Ah well, we can't all have glorious warrior pasts.

sourpus said...

I was a 20 year old, two thirds of the way through a spell totalling 18 months on the dole, straight out of school. I came from a traditional working class background - im not talking materially, but rather culturally - and I was a member of the old Labour Party at that time, proudly so.

The miners strike, like the Falklands debacle two years earlier, was just one of the reasons why I struggled to like the Eighties in almost any way - with the exception of a whole lot of popular music and a few choice films - for most of the time since it ended.

It was very hard to watch what seemed to me to be a slow massacre of so many of the things that seemed valuable and real to me at the time. I dont really blame Thatch anymore (I used to) but I was at quite a tender age to be feeling those kind of feelings and they made a difference for a very long time afterwards.

In 84, I did some A levels at night school to fill in the time, one of which was Sociology, which politicised me all the more and then spent about a year trying to get a place in a University to study it - like a lot of other poor suckers who couldnt find a job.

Here's a sourpus-type true tale...As I travelled up on the train from Leicester to my Leeds Uni interview, I remember seeing Arthur Scargill a few seats ahead in the (expensive still) second class carriage I was riding in, on his way back to Sheffield, presumably from London. Coming back from the carzy, I had the chance to look into his eyes, as I passed; he looked very tired and sad looking.

In supporting his union, I was fighting a one man fight in my home constituency, where the Tories hadn't lost in decades. A lot of people I lived near and went to school with had no time for the miners.

I struggle to see what good came from it all, I have to say. Maybe that I was ultimately inspired to leave the UK 13 years later because the political and social bad news just kept coming, which gave me an outlook I wouldnt have been able to collect otherwise.

Shoey said...

If memory serves, (& sometimes it does) this coincided with the demise of the GLC and lot's of pro-miner, anti-Thatch events on the left bank. New Order at the Festival Hall, of all places, was one miner's benefit. Recall awesome acoustics & exasperated ushers failing to keep anyone sitting in their assigned seats. Another highlight was the Pouges headlining an outdoor concert on the final drunken night of the GLC with hoards of revellers waving v-signs across the river.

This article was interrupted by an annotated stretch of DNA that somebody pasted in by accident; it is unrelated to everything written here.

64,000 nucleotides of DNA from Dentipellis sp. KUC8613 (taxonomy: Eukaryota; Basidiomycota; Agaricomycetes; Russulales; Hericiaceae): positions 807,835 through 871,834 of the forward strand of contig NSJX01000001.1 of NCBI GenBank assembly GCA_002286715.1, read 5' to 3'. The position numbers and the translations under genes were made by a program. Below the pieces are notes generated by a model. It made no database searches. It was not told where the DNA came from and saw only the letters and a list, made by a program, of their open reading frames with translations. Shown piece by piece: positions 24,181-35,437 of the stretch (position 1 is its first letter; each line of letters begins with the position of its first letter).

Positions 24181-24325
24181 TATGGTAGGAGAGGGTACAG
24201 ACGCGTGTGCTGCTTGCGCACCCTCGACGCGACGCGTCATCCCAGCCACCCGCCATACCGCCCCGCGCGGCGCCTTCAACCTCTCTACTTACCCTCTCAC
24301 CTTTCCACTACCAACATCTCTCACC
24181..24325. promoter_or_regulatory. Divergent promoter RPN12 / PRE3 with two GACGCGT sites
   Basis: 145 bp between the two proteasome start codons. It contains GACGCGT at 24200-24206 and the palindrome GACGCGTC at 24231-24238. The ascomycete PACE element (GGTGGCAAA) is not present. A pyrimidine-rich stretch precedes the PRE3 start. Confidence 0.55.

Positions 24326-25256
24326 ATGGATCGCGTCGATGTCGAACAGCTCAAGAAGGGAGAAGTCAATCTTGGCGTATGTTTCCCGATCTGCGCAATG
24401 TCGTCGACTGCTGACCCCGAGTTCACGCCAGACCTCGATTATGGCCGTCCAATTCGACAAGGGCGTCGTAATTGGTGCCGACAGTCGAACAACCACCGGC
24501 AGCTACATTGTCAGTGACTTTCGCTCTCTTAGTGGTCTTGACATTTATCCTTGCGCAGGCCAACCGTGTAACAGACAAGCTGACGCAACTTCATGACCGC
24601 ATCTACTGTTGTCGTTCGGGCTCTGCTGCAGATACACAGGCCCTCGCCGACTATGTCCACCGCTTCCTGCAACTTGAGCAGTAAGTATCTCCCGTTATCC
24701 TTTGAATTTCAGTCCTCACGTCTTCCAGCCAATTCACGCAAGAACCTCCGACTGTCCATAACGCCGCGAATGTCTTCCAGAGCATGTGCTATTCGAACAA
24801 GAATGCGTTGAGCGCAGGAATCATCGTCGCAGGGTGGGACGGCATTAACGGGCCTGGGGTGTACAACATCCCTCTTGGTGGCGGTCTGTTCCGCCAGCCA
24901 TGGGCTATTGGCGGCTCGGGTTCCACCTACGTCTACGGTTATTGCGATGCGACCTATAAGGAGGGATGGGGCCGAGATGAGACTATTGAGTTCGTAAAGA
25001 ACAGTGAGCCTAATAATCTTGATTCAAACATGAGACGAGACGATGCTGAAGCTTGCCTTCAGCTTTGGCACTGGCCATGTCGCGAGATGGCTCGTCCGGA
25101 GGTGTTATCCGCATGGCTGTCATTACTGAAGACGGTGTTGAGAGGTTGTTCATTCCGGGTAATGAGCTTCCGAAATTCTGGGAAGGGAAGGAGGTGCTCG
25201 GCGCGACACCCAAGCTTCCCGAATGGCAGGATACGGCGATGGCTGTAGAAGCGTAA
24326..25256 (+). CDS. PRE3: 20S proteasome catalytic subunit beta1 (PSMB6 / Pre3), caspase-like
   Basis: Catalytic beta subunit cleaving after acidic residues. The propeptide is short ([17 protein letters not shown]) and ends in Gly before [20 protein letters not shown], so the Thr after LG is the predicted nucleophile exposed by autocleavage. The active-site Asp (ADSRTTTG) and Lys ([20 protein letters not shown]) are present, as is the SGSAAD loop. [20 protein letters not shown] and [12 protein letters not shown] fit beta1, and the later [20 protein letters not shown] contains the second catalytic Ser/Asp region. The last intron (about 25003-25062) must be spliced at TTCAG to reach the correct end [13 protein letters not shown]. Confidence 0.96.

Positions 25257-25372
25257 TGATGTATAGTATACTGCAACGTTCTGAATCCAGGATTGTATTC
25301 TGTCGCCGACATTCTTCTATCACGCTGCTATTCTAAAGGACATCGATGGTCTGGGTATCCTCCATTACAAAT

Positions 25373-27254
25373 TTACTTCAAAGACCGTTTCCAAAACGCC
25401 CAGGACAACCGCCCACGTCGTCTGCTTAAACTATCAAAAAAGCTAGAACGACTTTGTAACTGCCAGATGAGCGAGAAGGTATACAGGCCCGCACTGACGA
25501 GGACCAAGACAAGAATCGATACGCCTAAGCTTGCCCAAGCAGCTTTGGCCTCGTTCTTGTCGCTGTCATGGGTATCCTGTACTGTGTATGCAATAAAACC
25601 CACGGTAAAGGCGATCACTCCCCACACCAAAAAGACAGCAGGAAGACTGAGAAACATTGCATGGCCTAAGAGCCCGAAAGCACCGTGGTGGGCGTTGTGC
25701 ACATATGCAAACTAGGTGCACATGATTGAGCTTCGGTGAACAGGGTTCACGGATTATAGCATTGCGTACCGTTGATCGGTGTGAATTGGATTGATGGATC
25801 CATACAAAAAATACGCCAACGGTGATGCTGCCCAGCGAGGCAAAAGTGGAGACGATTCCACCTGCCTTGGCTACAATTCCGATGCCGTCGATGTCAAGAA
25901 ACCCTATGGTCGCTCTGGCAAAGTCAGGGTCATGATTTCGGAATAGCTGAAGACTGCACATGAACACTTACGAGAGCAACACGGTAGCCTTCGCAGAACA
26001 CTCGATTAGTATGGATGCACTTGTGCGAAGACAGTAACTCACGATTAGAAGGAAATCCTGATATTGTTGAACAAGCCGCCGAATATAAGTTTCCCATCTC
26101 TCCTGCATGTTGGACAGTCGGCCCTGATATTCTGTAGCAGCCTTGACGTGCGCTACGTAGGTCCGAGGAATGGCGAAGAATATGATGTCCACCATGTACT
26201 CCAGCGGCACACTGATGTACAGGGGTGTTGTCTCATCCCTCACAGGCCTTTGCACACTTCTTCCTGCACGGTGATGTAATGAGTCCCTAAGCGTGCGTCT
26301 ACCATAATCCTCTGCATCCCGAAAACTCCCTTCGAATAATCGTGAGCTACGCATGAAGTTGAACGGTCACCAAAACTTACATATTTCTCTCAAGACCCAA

ToffeeBoy said...

OK - my ultimate Miners' Benefit Gig lineup:

The date: 19 January 1985
The place: Brixton Academy
The bands: The Woodentops, Everything But The Girl, Aztec Camera, Orange Juice
The result: ToffeeBoy heaven!

And I've still got the poster to prove it...

goneforeign said...

Toffee: Thanks for this, it's nice to see the support for that cause, I wasn't there but I followed it from here and of course was 100% in support. We had our own similar problems, namely Reagan, he fired all the air traffic controllers for wanting a union and simultaneously launched a war against the Sandinista peasants in Nicaragua: I hated Reagan as much as Thatcher, what a pair and look where they've led us.
Enjoyed the Gil and Bragg music.

TracyK said...

What, no Shirt Of Blue by The Men They Couldn't Hang? Between The Wars is still so powerful,when Billy played it at the May Day free festival the Monday after the 1996 election and Labour's success, we were all so euphoric, everyone crying with joy. God, how naive that seems now.

Abahachi said...

Anyone else watch the BBC4 Nye Bevan programme this evening? There's now a very good Nye Bevan beer from a microbrewery in the valleys; highly recommended....

ToffeeBoy said...

@ Abahachi - no I missed that - thanks for drawing it to my attention. Time for TV On Demand I think....